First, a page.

Victoria Nguyen/HIGHLANDER
Victoria Nguyen/HIGHLANDER

“You speak to your mom in Spanish?” my coworker inquired one day at the office when I answered a phone call from my mother. While I didn’t give the question a second thought, it puzzled me. Why was he surprised? I thought it was obvious; given that my coworker knows that I’m Latino, that I would speak to my Mexican mother in her native tongue.

I pondered my identity for a while after that: What about my character gave off the impression that I wasn’t fluent in Spanish?

The issue is there really isn’t a solid answer to that question. Every time a question about my cultural identity or heritage occurs, I begin to ask more. Questions such as “Do you have tamales for Thanksgiving?” to “What country are my white father’s parents from?” suddenly become much more complex, leaving more questions. Do I really seem so white? Do people think I’m ashamed of my Latino heritage?

When I took ethnic studies this issue was often glanced over. It was too complex for the professor to go over in detail for an introductory class. Television programs, such as the Racial Draft skit on “Chappelle’s Show” parodied this idea, yet the question remains unanswered — where does my cultural identity lie, with my white self, or my Latino one?

For the longest time, I felt that it was neither. My name is Hebrew and European. Much of the media and literature (Harry Potter, Sherlock Holmes, Shakespeare) I consumed was “white.” The way I dress, speak and behave are considered “white” attributions by my peers. Yet, my tan skin, the language I speak at home and connections with my mother’s family tell a different story. They’re what contribute to my Latino identity.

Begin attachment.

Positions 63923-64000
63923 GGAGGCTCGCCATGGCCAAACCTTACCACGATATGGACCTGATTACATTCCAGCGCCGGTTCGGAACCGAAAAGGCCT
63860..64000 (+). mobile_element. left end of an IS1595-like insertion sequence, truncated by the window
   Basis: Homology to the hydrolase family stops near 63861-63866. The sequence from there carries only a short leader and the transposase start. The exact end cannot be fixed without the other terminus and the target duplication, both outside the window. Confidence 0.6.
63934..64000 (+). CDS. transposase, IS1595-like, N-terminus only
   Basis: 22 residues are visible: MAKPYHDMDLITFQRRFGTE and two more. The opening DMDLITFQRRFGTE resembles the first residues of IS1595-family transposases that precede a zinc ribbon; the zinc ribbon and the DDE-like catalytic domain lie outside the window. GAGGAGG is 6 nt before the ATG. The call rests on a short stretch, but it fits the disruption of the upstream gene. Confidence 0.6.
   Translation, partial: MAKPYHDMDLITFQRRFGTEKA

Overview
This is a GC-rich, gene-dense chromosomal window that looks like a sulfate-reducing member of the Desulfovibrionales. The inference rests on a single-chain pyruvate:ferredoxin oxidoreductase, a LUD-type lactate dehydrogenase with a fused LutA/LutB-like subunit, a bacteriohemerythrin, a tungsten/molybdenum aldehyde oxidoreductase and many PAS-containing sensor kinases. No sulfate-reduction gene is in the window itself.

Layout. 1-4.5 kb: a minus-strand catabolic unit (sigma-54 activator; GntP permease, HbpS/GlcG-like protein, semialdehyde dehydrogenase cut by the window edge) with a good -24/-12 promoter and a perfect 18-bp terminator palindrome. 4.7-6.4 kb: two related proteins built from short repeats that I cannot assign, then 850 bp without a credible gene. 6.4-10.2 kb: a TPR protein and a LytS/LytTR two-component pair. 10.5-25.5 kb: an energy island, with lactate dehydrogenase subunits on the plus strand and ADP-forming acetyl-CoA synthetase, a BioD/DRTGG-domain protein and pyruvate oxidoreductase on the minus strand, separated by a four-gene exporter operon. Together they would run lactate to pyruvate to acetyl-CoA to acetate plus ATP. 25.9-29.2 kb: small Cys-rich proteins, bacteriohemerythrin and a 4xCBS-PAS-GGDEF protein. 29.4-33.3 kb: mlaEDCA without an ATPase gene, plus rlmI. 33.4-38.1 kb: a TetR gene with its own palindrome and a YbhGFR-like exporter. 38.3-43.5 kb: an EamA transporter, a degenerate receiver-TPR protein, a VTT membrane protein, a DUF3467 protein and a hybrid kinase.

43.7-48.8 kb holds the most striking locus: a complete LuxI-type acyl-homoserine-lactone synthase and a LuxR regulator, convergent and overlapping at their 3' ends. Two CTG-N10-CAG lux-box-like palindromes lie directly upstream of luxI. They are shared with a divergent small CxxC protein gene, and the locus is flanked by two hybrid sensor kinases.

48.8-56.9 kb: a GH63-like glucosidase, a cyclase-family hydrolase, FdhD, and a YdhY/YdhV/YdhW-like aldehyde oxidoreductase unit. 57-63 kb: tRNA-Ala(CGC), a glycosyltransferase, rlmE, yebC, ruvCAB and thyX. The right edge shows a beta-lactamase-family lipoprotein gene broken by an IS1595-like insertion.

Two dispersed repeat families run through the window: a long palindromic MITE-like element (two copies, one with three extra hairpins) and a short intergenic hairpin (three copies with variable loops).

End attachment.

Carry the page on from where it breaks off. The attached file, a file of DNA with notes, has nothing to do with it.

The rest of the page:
This internal conflict between my cultures isolated me; I became uncomfortable with myself and began to lose confidence. When I attended high school I felt ashamed of my Latino identity — as it was considered lower class — so I attempted to hide this by becoming obsessed with British culture. I felt that by hiding who I was, I could be accepted by others.

As I got older and learned about Latino history and culture, I was no longer ashamed by my Latino identity. It became a source of inspiration. Yet, I felt that I would have to prove this identity by using Chicano slang, explaining where my mom comes from or speaking in Spanish to overcompensate my whitewashing.

It took a while to realize that only I can define my identity and become comfortable with it. There wasn’t one event that made me come to this conclusion. As I got older, people would keep asking the same questions, (“What are you?”), expecting a solid answer. In order to be honest with myself, I had to learn that there are no solid answers. By attempting to settle for one identity, I ended up lying to myself.

I eventually became confident with who I was as a person, without these racial stratifications. My identity and cultural upbringing are not inherently determined by the media I enjoyed, the subjects I studied or how I dressed.

Eventually, those questions that created so much conflict no longer needed to be answered.